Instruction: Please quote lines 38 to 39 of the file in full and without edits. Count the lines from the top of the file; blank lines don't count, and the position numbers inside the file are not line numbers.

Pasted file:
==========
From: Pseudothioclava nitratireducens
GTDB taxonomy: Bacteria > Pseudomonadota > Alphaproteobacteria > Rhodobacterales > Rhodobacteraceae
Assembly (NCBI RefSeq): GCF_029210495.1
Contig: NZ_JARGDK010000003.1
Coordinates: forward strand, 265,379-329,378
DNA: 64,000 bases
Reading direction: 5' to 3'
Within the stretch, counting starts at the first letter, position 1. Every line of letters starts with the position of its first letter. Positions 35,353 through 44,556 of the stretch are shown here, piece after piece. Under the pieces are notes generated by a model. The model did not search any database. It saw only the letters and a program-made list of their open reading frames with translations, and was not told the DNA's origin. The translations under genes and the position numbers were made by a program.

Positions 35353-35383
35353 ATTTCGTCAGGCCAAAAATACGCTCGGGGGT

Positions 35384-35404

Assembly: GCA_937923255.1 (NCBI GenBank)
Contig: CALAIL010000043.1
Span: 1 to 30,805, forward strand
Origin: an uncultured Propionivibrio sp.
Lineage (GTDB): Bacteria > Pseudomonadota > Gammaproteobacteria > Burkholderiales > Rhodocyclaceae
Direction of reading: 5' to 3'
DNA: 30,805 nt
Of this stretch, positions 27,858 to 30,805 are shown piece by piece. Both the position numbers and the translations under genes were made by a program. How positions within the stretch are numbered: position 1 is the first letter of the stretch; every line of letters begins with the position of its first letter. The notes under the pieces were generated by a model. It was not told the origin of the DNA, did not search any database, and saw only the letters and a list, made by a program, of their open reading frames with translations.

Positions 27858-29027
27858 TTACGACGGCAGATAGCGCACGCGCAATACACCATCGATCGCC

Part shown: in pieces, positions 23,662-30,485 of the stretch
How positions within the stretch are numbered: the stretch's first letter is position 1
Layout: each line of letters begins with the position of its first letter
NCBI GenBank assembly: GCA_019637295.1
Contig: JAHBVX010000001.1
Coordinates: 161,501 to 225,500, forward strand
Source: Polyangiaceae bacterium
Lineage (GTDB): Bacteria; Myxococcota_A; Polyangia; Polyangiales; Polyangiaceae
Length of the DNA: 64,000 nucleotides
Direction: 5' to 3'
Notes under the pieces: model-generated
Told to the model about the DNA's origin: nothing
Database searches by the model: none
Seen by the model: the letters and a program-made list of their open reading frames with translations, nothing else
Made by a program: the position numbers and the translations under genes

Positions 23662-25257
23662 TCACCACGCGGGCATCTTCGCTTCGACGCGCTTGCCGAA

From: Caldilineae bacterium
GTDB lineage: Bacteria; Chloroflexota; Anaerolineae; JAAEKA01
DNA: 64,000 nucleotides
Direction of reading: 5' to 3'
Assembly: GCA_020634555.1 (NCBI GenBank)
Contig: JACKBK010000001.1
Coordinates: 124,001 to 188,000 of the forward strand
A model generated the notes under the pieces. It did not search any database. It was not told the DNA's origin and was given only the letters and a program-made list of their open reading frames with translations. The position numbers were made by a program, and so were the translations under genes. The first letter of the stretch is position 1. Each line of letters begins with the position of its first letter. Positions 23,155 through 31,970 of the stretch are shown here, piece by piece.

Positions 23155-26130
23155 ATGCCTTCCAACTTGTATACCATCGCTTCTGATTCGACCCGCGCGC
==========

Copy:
23662 TCACCACGCGGGCATCTTCGCTTCGACGCGCTTGCCGAA

From: Caldilineae bacterium